Art vs. Science: A sign from the Gods

Part of an ongoing series about the humanities and the sciences at UC Berkeley.

Yesterday, I saw a sign from the Gods. Yes, the Gods. I am certain. And can you guess where it was?

In the Bathroom.

See, I told you they were windows into culture or something profound like that.

Now, now: hear me out. For those of you who aren’t Cal students, this requires a little explanation. Recently, the University has proposed raising student fees 15% next semester (det är bra att jag ska till Sverige!) and 40% more the following year (…kanske jag vill inte komma tillbaka!). Also faculty are taking pay cuts across the board, staff are taking furloughs, and students now have three extra days to study at the end of the shortened semester (yeessss. Finally!)

Naturally, this has upset quite a few people. Myself included, as my scholarship will no longer cover my entire tuition. It will be tough on everyone, and everyone is disgruntled. But to be perfectly honest: some are more disgruntled than others. Namely, the humanities departments. Man are they pissed off. So much so that they walked out of class on Thursday. My classes, however (Physics, Geophysics, MatLab) were not canceled. Maxwell’s equations work regardless of budget cuts, unfortunately.

So, what does this have to do with a sign in the bathroom? Well, the sign was quite literally a sign. Not kidding. It was a protest sign someone had left on the shelf below the mirror. Lovingly hand-drawn, it read: “Don’t Hate on the Humanities. Art is Life!” I was struck by it not only because of its convenient, startlingly symbolic location, but because it was absolutely, infallibly true. Art is Life.

But I say: Life is Science. By the commutative property (assuming that ‘art’ and ‘science’ are not matrices), Science is Art.

There was a rather disturbing article published in The Daily Californian the day prior to the protest. It made some pretty bold and some pretty despicable claims. It pretty much bastardized all studies that are not hard sciences-claiming that departments like ethnic studies and theater (o! my beloved!) have no tangible value to society and even accusing some humanities professors of being ‘whiners.’ In short, it was embarrassingly rude and pedantic.

I will not deny that the great majority of those who walked out on Thursday were humanities professors and students. Rebelliousness just seems to be more in their nature. They certainly have more daring wardrobes than scientists (but that’s a whole ‘nother blog post). And it is true that the humanities are feeling the effects of the cuts much more that the sciences. A lot of scientific research is funded by private grants, so research in the hard sciences at UC Berkeley will not be affected to the same degree. Don’t get me wrong: scientist have taken pay cuts, have taken furloughs, and have had to make sacrifices along with everyone else. But for some reason this whole protest seems to have opened up a weird sort of tacit divide on our campus. Scientists find “humanitarians” (for lack of a better word) too excessive, to aggressive, too ‘whiny’. Humanitarians find scientists too detached, too unfeeling. Neither group is correct.

It all comes down to the simple maxim that in their purest forms, art and science not only inextricably intertwined: they are really very much the same thing. They are creation, they are discovery, they are the search for beauty, for knowledge, for truth. They are the ultimate exercise in reflective thought: the embodiment our inexorable attempt to make something out of nothing, to light fires in the darkness, and to transcend physical limitation in our comprehension of the world. They are the best tools we have in our assessment and re-assessment the nature and the human experience, and they cannot exist without on another.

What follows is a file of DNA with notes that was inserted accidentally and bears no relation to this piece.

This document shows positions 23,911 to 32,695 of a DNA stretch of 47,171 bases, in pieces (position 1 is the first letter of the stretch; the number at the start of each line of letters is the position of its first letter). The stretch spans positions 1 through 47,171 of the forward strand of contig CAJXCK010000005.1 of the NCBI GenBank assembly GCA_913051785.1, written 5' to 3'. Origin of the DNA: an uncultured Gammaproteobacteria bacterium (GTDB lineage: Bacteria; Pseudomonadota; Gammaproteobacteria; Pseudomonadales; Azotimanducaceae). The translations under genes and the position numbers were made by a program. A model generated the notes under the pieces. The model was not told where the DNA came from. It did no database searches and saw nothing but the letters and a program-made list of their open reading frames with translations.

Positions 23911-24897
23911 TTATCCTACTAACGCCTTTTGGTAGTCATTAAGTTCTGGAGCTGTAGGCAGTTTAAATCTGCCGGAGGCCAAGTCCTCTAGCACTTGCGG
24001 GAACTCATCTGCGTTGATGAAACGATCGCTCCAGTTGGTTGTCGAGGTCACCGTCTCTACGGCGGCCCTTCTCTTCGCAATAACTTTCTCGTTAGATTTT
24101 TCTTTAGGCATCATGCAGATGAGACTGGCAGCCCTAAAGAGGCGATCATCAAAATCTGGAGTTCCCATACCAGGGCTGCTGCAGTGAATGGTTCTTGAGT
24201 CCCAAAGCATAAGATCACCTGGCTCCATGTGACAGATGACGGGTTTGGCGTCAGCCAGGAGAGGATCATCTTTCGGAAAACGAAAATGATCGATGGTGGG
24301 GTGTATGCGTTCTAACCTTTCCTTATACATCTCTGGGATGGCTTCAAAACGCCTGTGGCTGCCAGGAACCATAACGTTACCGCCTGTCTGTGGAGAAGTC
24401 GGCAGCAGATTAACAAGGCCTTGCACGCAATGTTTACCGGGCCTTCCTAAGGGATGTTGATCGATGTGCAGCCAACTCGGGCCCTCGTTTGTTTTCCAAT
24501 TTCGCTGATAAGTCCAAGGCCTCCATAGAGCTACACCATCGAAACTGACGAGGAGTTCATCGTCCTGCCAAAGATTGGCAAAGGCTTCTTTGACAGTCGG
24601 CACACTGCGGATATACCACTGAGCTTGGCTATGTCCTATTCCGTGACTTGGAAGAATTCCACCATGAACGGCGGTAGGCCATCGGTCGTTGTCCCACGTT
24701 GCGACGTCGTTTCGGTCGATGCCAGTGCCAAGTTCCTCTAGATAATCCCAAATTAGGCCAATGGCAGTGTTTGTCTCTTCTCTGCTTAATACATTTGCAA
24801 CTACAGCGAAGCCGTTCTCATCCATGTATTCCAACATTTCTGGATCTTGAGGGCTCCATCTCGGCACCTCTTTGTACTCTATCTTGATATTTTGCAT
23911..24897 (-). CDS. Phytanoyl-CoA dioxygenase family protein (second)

In his book “A Test of Poetry”, renowned poet Louis Zukofsky quotes physicist Micheal Faraday before each chapter. Each quote makes perfect, beautiful sense. Induced currents from changing eclectic field are as complex, as various, as rich, and as telling as verse. And–just consider this–once, Zukofsky read Faraday.

So scientists: don’t hate on the humanities. You owe them your very existence. All humanitarians: likewise. If we walk out, we should walk out together. The bathroom gods demand it.

In short: All physicists should read Zukofsky. All poets should read Faraday.

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3 Responses to “Art vs. Science: A sign from the Gods”

  1. strandsten Says:

    Arielle, this is really amazing to read. You create quite a profound linkage between the two which are often so sadly separated, and it’s really exciting to think about the possibilities of the connection. Now I’m going to find this physics poetry. Ja wohl!

  2. cmcm17 Says:

    Awielle!
    1. Signs, poems, and sayings in the bathrooms never lie. I’m not being facetious — I think I have learned some of my most important life-lessons reading the stuff in the bathroom stalls.

    2. This is really brilliant. Your insight that both art and science are searching for truth, beauty, and (yes) creation is wonderful, and I think very apt. Also, I believe the root of science is scientia — knowledge. Often, I’ve felt that a divide between the sciences and the humanities comes from a belief that one group is doing something productive and another is just gaining knowledge for knowledge’s sake. But, at root, both are looking for knowledge and a way to understand our world. (I’m restating you I think)

    Much love!!

    • tornspira Says:

      What a fascinating note about the root of the word science! Thanks cowrinna! leave it to a latinist…

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